It would be a special sight to see the Bugatti transporter pull into Reims on its way to the 5.15 mile Circuit de Reims-Gueux for the French Grand Prix, the fifth round of the Formula One World Championship.

Besides the fact Bugatti was returning to grand prix racing with the French round of the World Championship, it was fitting the site of the race. Created from public roads between Reims and Gueux, the ultra-fast circuit would first host a motor racing in 1926. By 1930, Bugattis were dominating races all around the French countryside, including Reims-Gueux. When Bugatti made its return trip in 1956, not a whole lot would change. The major difference from when Bugatti dominated to when it returned to restore its honor would be in the routing of the circuit. No longer would the routing of the circuit head into the small village of Gueux. Instead, it would break off in a fast, sweeping right-hand bend that led back to Route Nationale 31 and the village of Thillois. Essentially a large triangle, the circuit featured mostly long straights separated by tight hairpin turns. Therefore, acceleration and top speed would be of greater importance than handling.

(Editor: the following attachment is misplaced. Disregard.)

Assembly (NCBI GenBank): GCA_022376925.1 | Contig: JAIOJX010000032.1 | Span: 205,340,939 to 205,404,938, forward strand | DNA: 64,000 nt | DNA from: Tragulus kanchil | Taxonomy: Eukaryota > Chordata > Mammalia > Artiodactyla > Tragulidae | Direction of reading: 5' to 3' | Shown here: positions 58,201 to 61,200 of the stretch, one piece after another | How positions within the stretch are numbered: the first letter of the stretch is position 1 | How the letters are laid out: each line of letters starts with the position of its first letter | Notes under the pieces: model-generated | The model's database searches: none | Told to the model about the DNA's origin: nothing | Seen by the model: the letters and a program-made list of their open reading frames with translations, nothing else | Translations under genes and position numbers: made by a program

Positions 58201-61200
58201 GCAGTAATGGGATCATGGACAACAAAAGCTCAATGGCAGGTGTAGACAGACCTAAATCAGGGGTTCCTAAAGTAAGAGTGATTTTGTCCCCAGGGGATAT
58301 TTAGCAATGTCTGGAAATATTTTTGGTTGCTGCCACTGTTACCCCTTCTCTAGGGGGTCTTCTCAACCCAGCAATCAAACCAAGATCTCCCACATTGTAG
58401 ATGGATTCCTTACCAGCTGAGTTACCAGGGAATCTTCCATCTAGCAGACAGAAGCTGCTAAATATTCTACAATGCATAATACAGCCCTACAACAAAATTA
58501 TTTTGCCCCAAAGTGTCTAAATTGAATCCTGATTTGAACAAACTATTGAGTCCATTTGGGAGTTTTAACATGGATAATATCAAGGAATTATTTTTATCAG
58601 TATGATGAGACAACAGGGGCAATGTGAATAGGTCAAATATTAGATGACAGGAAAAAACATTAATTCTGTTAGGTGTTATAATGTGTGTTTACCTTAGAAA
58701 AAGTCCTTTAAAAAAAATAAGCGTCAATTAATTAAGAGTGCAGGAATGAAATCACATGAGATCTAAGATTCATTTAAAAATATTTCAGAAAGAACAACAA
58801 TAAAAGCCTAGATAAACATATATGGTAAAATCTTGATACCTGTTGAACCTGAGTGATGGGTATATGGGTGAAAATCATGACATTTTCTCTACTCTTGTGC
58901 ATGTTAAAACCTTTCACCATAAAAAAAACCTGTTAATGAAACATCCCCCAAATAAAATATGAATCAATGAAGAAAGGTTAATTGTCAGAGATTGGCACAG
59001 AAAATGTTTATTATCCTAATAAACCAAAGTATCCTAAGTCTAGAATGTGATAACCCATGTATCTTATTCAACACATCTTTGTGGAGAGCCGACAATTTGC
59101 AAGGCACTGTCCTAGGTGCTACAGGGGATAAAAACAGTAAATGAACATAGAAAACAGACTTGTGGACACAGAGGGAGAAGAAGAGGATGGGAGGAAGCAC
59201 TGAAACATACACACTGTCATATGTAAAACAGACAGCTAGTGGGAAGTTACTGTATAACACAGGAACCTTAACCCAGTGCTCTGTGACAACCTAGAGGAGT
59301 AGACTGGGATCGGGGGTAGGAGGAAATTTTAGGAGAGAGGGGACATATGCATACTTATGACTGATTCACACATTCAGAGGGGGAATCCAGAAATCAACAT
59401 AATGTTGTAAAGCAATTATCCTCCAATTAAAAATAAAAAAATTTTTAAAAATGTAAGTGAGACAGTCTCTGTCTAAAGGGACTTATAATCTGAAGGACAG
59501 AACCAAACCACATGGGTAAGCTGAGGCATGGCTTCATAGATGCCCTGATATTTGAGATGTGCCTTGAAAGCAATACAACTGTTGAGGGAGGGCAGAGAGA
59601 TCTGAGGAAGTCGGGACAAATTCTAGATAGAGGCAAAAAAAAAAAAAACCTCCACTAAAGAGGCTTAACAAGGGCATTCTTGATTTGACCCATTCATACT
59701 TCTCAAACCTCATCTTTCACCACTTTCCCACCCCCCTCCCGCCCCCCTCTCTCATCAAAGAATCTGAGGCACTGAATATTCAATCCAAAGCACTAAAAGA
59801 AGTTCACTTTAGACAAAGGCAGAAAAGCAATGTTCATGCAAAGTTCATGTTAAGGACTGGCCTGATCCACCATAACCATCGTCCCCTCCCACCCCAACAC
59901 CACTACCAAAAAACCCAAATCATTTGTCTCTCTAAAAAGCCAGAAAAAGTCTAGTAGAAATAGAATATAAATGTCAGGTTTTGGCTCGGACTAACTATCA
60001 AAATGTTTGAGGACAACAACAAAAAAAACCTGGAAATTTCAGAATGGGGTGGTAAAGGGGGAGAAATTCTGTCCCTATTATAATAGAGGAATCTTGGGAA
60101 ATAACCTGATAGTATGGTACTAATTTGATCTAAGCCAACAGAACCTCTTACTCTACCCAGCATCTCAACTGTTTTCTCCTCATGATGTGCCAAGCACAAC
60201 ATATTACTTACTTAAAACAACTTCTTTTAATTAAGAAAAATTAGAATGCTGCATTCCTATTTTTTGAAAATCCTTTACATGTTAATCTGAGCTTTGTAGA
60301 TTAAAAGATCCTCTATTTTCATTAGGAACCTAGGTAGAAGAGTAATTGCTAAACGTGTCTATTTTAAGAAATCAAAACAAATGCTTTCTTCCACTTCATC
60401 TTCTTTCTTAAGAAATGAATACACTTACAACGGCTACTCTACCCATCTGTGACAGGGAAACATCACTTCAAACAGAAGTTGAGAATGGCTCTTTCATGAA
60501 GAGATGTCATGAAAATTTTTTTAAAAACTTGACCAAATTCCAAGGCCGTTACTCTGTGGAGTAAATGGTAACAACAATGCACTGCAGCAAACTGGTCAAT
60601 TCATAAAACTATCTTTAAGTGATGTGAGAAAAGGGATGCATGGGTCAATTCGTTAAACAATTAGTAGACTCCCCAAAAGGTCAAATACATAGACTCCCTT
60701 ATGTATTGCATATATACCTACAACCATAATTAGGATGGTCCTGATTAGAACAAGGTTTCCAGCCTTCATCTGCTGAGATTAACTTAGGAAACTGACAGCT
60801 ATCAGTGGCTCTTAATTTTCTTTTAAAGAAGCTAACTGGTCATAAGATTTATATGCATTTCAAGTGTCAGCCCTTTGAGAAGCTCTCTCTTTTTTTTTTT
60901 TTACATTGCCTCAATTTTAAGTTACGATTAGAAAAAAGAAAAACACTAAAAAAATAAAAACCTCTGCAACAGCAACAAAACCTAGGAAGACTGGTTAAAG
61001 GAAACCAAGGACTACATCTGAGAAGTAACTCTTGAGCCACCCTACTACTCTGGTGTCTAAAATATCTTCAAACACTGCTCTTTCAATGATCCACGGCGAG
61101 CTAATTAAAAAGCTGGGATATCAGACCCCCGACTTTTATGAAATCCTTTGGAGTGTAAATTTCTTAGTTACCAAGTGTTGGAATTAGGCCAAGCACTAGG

Unfortunately for Bugatti, it would become very apparent the goal of 275 bhp had not even been approached. The sportscar-like Mercedes W196s practically dominated on the circuit between 1954 and 1955 precisely because of the better aerodynamics the car offered. Unfortunately, horsepower also figures into that equation and it was very clear the Bugatti lacked a lot of it as Trintignant set out to put the car through its paces.